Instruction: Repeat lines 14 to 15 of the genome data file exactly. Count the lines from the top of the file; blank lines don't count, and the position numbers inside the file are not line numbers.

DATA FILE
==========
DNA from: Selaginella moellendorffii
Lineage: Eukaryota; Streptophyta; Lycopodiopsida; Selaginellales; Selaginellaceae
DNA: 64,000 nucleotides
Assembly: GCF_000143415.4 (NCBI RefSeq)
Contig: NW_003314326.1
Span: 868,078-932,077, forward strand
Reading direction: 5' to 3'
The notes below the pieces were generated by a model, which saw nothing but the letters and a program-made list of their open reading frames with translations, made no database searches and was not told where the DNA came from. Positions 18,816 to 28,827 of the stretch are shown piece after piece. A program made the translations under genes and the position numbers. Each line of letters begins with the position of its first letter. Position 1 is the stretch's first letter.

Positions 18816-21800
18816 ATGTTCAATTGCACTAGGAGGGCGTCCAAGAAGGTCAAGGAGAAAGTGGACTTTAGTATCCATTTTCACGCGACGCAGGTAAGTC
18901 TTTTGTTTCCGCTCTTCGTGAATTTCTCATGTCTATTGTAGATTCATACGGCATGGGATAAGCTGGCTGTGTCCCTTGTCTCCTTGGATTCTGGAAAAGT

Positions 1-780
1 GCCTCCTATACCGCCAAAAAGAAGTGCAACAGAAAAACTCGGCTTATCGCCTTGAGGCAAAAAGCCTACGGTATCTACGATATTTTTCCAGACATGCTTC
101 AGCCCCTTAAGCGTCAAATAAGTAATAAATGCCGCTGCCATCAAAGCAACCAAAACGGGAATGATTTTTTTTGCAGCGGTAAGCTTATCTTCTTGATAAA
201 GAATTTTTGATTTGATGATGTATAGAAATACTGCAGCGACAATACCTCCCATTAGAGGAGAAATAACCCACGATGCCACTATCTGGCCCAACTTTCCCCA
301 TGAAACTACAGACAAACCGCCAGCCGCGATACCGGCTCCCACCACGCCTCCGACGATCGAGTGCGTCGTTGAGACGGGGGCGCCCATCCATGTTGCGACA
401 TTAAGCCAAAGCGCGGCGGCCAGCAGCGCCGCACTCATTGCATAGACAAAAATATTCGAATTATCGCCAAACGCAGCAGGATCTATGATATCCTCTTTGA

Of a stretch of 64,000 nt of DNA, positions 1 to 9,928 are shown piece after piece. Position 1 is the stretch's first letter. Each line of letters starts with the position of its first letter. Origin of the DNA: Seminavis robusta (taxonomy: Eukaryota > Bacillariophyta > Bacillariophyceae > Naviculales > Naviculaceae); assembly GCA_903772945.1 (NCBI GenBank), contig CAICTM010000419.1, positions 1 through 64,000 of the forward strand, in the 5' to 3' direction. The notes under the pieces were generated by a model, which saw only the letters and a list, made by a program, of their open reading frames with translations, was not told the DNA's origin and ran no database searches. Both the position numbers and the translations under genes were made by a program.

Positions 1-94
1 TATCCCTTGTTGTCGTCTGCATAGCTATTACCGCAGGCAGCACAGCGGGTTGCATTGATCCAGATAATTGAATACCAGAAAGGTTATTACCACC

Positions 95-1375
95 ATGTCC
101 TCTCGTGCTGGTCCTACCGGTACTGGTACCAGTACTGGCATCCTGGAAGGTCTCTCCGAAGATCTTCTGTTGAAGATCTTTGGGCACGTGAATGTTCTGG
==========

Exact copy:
101 AGCCCCTTAAGCGTCAAATAAGTAATAAATGCCGCTGCCATCAAAGCAACCAAAACGGGAATGATTTTTTTTGCAGCGGTAAGCTTATCTTCTTGATAAA
201 GAATTTTTGATTTGATGATGTATAGAAATACTGCAGCGACAATACCTCCCATTAGAGGAGAAATAACCCACGATGCCACTATCTGGCCCAACTTTCCCCA